My stepson was home over Spring Break, which aside from numerous grandparent dinners, was largely unexceptional. Until Saturday. Friends were in from out-of-town and Derek was kind enough to straighten the kitchen for me after I’d asked three times. I guess he wanted to make sure I REALLY wanted it cleaned. I have to admit, I was impressed with the final results. I only had to run a sponge over a couple of spots that were no doubt difficult for male eyes to see. Typically I’d have had to call him back in several times to explain that pots and pans actually have to be placed in the dishwasher, rather than left to “air clean” on top of the stove.
When my friends arrived I showed them into the den, adjacent to the kitchen, and offered drinks. As I approached the refrigerator, I noticed something on the floor. My mind grappled to identify what my eyes were seeing as I gasped, which brought my friends racing to my side. I’m sure they thought I’d come across a mouse, lizard, or some such unwanted creature, but luckily, that wasn’t the case. Instead, my dishwasher was spewing white suds.
A miniature lake of foam stretched across the floor. I think I spun in a circle about three times before I made the decision to stop the dishwasher. (I’m not that great in emergency situations.) I then spun another three times deciding whether to go ahead and make drinks for my friends, and a double for myself, or simply to fetch the mop. Bad hostess or bad housekeeper? Eh, the floor’s slate. It would keep. As I tended bar I called my husband in to investigate.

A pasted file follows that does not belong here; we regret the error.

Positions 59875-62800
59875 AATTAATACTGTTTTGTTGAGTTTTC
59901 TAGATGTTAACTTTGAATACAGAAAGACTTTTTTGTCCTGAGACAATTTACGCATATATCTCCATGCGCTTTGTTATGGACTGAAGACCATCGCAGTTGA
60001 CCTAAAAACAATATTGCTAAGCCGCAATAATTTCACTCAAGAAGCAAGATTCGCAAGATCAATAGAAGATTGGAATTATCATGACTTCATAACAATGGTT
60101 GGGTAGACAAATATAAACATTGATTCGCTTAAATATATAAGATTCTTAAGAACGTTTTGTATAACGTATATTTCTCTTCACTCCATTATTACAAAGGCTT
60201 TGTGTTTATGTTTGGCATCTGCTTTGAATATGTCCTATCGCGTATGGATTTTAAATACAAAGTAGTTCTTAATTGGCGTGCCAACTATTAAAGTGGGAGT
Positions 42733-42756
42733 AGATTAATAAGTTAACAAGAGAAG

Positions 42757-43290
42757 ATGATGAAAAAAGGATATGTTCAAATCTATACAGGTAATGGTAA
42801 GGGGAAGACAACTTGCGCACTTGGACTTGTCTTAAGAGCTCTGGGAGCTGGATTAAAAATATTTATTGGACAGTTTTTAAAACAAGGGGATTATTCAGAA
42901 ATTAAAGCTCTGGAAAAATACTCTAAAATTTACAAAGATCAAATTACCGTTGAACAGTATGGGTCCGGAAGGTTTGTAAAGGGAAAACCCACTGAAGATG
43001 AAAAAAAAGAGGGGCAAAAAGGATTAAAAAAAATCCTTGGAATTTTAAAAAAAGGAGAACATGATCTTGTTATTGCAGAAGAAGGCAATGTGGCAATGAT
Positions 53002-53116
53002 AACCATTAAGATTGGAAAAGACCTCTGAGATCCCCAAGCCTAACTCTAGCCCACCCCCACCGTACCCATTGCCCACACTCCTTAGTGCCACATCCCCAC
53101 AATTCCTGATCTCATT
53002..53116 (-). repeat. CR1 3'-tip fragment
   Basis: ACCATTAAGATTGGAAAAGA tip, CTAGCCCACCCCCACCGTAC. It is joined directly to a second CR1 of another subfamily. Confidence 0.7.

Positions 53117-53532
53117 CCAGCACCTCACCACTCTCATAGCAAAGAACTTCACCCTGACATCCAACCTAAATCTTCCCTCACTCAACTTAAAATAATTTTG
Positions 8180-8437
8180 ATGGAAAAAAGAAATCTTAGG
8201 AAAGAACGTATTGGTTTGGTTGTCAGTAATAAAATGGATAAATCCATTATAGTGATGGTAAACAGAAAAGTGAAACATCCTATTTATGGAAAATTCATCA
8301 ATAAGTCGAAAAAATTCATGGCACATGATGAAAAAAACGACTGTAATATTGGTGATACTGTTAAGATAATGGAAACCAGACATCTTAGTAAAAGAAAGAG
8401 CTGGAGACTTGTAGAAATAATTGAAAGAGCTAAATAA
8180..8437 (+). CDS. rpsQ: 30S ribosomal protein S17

So did the dishwasher just go wonky? Get clogged up? Nope. College boy put Dawn dishwashing liquid in the dispenser. Derek was called in to assist with mopping while my friend explained to her mesmerized 4-year-old the difference between dishwashing soap and dishwasher detergent. Hint: One doesn’t make suds.
Of course there was no lasting damage. We ran the dishwasher about three times on rinse and it was good as new. I now have a very clean floor, very clean dishwasher and a stepson who keeps asking why we put those two very confusing soaps next to each other under the sink. (We’re just diabolical that way.)
The entire incident reminded me of his younger brother’s reasoning at the age of 9. Austin spilled a Coke in his room one day and refused to clean it up, screeching, “It’s not my fault!”
“How is it not your fault?” we asked.
“They made the can too slippery!”
Who can argue with that logic?
But boys grow up to become men, and this young man will return to school tomorrow with memories of all those dinners, a baseball game with his dad and granddad, and a bit more personal knowledge of a mop than I’m sure he ever expected.